The bandoneon is the instrument of the tango – developed and built in Germany, according to legend it was the price for certain services rendered in a brothel in Buenos Aires. From there it became the voice of disappointed immigrants, the voice of suffering, the voice of the tango.
The player who crouched and engrossed in himself is bent over the instrument is most likely thinking of the unimaginably complicated fingering system of the bandoneon.
This fingering system and not the instrument itself was patented by Heinrich Band from Krefeld, Germany and bears his name to improve its marketing.
Anyone who has just tried out the bandoneon might think that Heinrich Band put all the reeds into a bag, shook it up and fitted them at random. And then there is the difference in pitch with expansion and compression – usually that is.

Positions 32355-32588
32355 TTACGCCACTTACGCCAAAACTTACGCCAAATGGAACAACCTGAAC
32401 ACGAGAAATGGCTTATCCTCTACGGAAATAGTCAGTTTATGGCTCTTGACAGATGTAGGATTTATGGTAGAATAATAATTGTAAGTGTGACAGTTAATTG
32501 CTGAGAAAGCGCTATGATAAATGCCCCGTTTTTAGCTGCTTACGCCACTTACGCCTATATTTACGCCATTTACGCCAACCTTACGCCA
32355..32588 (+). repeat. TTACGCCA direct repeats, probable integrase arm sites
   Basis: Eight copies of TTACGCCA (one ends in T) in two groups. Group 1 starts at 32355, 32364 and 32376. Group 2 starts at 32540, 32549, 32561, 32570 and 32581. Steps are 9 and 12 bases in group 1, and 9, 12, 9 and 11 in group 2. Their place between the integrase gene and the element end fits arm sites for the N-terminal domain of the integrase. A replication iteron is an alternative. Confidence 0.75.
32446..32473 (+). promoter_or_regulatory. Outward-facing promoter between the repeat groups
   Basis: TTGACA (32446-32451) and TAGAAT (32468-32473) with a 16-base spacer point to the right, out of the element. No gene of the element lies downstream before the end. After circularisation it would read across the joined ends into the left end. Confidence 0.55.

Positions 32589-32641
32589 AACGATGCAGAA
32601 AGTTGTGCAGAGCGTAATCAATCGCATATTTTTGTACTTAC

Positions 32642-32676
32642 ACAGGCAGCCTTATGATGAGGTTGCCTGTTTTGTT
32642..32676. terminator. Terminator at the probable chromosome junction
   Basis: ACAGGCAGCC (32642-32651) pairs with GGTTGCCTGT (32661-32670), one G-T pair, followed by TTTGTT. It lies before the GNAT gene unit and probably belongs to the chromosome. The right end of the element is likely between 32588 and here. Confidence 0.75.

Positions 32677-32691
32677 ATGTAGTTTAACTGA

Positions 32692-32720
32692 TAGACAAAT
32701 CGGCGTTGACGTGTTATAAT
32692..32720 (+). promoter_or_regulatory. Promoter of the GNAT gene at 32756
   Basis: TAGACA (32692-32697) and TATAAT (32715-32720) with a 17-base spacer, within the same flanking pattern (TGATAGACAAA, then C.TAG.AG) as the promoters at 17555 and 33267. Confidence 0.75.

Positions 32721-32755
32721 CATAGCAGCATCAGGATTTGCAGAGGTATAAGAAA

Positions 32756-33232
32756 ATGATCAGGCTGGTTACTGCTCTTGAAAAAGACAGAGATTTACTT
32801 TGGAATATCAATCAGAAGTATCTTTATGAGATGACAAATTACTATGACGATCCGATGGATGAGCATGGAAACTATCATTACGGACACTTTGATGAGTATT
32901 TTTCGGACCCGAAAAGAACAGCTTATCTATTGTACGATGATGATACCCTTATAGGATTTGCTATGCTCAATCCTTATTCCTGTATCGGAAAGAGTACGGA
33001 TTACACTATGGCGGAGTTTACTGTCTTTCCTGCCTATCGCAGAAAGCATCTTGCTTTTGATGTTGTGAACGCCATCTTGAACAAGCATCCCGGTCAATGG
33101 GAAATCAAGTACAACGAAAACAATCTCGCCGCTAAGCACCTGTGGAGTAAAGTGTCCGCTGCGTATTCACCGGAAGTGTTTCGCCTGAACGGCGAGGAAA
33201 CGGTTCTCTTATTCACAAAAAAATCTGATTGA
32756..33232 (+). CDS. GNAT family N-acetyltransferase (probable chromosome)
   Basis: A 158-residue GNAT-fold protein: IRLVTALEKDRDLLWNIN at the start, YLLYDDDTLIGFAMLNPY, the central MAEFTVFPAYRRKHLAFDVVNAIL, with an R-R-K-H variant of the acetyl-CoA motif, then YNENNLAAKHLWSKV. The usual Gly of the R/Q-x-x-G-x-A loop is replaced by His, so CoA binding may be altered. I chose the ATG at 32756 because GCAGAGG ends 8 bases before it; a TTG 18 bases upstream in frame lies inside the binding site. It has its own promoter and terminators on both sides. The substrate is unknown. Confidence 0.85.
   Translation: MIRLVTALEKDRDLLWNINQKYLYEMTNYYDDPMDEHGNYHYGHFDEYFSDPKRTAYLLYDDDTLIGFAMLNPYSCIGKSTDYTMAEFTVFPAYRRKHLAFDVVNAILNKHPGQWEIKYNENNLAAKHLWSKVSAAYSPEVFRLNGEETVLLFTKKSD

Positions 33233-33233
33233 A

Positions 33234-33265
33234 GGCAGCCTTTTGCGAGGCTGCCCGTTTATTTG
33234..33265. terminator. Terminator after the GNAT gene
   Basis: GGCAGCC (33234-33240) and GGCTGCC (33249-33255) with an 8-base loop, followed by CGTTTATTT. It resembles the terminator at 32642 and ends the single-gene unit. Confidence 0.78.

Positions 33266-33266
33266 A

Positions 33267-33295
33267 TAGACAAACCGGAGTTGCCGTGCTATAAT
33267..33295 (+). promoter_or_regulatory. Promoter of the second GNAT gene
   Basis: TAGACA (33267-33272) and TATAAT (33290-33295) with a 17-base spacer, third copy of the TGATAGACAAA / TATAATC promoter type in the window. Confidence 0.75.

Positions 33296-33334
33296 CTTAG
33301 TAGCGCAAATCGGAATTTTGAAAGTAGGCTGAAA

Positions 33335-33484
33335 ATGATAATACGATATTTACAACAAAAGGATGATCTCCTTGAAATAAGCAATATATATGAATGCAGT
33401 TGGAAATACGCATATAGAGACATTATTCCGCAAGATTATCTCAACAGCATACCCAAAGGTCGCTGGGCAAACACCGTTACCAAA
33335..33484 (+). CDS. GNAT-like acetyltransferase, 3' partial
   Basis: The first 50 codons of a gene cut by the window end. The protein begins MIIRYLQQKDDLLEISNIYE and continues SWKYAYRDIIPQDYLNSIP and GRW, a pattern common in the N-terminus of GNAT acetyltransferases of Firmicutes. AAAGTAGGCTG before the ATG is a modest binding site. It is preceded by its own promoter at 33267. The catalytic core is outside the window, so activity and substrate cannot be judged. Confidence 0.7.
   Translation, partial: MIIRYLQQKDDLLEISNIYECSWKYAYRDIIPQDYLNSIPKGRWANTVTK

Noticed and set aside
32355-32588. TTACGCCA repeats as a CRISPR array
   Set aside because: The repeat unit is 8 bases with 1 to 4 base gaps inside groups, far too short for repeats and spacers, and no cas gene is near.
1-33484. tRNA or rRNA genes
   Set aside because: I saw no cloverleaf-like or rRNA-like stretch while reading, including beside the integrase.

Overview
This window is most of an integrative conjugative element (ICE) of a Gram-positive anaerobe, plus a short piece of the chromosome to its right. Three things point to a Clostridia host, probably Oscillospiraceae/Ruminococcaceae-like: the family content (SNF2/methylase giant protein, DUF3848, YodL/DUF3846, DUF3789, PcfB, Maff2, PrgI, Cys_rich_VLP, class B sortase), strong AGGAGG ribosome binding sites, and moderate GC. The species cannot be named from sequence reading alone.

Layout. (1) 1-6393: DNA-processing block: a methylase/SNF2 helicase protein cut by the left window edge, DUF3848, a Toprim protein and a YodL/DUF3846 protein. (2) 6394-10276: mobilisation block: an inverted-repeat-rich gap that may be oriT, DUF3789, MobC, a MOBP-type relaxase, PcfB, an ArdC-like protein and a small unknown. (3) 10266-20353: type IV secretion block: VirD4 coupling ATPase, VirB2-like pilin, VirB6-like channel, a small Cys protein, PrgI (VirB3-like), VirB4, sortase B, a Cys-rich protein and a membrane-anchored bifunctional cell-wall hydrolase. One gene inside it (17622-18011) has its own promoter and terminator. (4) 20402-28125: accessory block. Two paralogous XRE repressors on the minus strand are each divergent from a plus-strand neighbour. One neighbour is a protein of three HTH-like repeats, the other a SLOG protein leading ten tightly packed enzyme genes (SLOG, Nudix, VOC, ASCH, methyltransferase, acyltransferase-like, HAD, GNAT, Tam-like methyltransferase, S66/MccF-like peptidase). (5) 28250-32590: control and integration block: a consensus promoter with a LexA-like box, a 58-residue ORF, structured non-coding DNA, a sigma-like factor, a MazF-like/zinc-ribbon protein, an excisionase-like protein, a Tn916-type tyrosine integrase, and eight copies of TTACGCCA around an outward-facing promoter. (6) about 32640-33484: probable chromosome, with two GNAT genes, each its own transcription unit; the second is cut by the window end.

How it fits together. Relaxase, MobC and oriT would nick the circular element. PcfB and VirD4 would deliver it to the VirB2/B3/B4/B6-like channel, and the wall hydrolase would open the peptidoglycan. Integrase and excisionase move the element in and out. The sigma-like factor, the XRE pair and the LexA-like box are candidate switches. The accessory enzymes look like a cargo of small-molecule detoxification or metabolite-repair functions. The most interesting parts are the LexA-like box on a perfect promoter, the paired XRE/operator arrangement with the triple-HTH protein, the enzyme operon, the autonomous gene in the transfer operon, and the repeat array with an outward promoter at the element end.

My instrument, also from Victoria Accordions, uses the so-called French fingering system, chromatically arranged and the same with expansion and compression. If the accordion represents a beautiful, noble restaurant with fine cuisine and the best wines, then the bandoneon is a lost, earthy tavern with only one meal on offer and bad beer.
No instrument requires so much devotion as the bandoneon, but no instrument can express loneliness, roughness and sadness in this way.